Pensions  

Pica criticises ABI retirement code

The Association of British Insurers (ABI) code of conduct on retirement choices leaves room for providers to hope their customers remain inactive, according to the Pensions Income Choice Association (Pica).

Speaking at a seminar by the Tax Incentivised Savings Association (Tisa) yesterday on retirement income, Pica chairman Tom McPhail criticised the code, which is designed to encourage greater shopping around for annuities.

“I’m far from convinced that the code of conduct will make much difference, especially in terms of prompting consumers to leave their current provider,” he said.

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Mr McPhail criticised the way the process begins with a wake-up letter from providers, which leaves many customers staying with them out of perceived ease and comfort, although he acknowledged the constraints within which the ABI operates and later said they were not directly to blame.

“Turn the process on its head and turn it into an open-market, shopping around process,” he said. Without a reform of the whole system and process, he added, providers and bodies are “just tinkering at the margins”.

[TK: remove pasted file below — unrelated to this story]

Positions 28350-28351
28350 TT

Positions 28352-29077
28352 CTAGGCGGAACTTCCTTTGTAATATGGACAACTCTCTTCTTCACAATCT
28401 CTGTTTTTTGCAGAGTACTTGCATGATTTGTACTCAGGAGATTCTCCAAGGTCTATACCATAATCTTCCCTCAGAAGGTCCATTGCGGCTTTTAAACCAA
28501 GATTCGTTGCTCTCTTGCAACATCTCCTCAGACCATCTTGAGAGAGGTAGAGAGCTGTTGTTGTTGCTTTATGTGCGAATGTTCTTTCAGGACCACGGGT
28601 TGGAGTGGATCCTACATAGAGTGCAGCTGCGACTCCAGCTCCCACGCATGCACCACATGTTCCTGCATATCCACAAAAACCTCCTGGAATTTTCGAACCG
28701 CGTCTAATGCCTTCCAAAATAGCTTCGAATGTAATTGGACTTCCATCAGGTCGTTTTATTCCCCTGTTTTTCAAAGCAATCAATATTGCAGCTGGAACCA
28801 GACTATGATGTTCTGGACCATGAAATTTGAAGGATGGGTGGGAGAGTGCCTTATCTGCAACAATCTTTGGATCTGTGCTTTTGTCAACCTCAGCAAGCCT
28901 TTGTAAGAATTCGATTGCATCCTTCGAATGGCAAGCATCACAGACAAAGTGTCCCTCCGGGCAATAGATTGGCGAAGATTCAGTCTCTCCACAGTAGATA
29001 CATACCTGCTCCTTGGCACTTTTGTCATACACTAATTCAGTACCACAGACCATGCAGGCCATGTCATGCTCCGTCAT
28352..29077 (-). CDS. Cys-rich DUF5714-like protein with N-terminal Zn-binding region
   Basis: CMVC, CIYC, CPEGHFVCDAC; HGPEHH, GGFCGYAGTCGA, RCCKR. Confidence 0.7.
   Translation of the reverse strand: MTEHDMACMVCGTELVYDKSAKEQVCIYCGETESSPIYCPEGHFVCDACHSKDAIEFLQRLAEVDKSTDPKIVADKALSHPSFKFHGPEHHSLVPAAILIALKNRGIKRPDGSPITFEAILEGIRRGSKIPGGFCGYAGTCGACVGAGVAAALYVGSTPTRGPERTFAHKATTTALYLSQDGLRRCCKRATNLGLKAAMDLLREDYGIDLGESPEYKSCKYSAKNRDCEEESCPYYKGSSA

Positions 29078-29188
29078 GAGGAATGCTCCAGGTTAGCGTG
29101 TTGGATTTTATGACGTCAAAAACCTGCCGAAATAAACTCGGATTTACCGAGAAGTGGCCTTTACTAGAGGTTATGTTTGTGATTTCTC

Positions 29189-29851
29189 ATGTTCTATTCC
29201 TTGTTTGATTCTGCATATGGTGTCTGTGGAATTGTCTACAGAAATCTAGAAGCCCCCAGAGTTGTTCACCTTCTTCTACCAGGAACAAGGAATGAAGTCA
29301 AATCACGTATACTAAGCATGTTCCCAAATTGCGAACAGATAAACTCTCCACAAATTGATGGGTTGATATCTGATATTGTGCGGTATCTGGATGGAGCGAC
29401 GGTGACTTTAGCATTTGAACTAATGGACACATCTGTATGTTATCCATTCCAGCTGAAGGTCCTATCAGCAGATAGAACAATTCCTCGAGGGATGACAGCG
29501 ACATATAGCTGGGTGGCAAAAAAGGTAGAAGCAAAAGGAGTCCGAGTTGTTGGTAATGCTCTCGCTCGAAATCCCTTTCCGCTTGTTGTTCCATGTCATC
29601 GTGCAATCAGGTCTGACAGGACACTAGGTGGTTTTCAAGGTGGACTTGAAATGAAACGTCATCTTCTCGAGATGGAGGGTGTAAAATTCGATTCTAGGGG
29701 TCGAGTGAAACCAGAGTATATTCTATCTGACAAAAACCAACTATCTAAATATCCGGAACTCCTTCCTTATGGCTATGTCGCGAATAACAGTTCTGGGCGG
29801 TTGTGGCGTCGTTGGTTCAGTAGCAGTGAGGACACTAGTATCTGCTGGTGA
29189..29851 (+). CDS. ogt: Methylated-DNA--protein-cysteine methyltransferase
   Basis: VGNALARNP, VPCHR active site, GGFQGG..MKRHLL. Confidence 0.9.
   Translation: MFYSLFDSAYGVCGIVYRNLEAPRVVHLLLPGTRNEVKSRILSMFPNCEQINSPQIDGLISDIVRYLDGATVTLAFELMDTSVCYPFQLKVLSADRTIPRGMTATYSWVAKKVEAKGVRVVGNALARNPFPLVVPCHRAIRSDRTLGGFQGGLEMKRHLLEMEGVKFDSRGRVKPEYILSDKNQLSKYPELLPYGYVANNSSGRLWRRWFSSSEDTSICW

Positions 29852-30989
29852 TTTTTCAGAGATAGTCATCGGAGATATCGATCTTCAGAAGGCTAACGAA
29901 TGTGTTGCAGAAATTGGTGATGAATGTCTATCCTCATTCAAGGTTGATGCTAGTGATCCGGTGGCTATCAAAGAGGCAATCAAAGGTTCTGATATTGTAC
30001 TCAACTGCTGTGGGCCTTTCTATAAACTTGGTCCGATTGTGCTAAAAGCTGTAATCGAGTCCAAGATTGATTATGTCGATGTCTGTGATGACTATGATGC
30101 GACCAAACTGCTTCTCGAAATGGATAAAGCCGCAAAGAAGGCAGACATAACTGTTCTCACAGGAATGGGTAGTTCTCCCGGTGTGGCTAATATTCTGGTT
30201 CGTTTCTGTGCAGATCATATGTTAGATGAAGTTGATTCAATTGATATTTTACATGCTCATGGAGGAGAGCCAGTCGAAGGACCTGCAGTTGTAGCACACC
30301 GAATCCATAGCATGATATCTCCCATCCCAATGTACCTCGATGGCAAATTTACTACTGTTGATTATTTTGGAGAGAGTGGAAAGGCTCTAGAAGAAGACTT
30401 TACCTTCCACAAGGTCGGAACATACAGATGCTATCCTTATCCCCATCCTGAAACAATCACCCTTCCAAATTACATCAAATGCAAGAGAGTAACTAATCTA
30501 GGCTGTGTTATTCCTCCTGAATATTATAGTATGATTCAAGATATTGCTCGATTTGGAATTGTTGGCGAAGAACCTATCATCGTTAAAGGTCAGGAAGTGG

Speakers at the event said that more must be done to encourage shopping around, although questions were raised as to why the insurance industry is under such pressure to educate consumers.

Alan Higham, chairman of Annuity Direct, agreed that while the benefits of shopping around and changing provider were obvious to those in the industry, that knowledge has not trickled down to consumers.

“It’s not an obvious answer to Joe Public. Most people don’t even realise there’s a decision to be made,” he said.

Mr Higham said a shake-up of the process is unlikely to come from providers themselves. “You can’t expect insurance companies to do anything more than respect the rules of supply and demand,” he said, adding that the ABI has gone beyond the obligation on most industries to ensure customers are seeing as much of the market as possible. “That doesn’t happen anywhere else, so why should it happen in pensions?”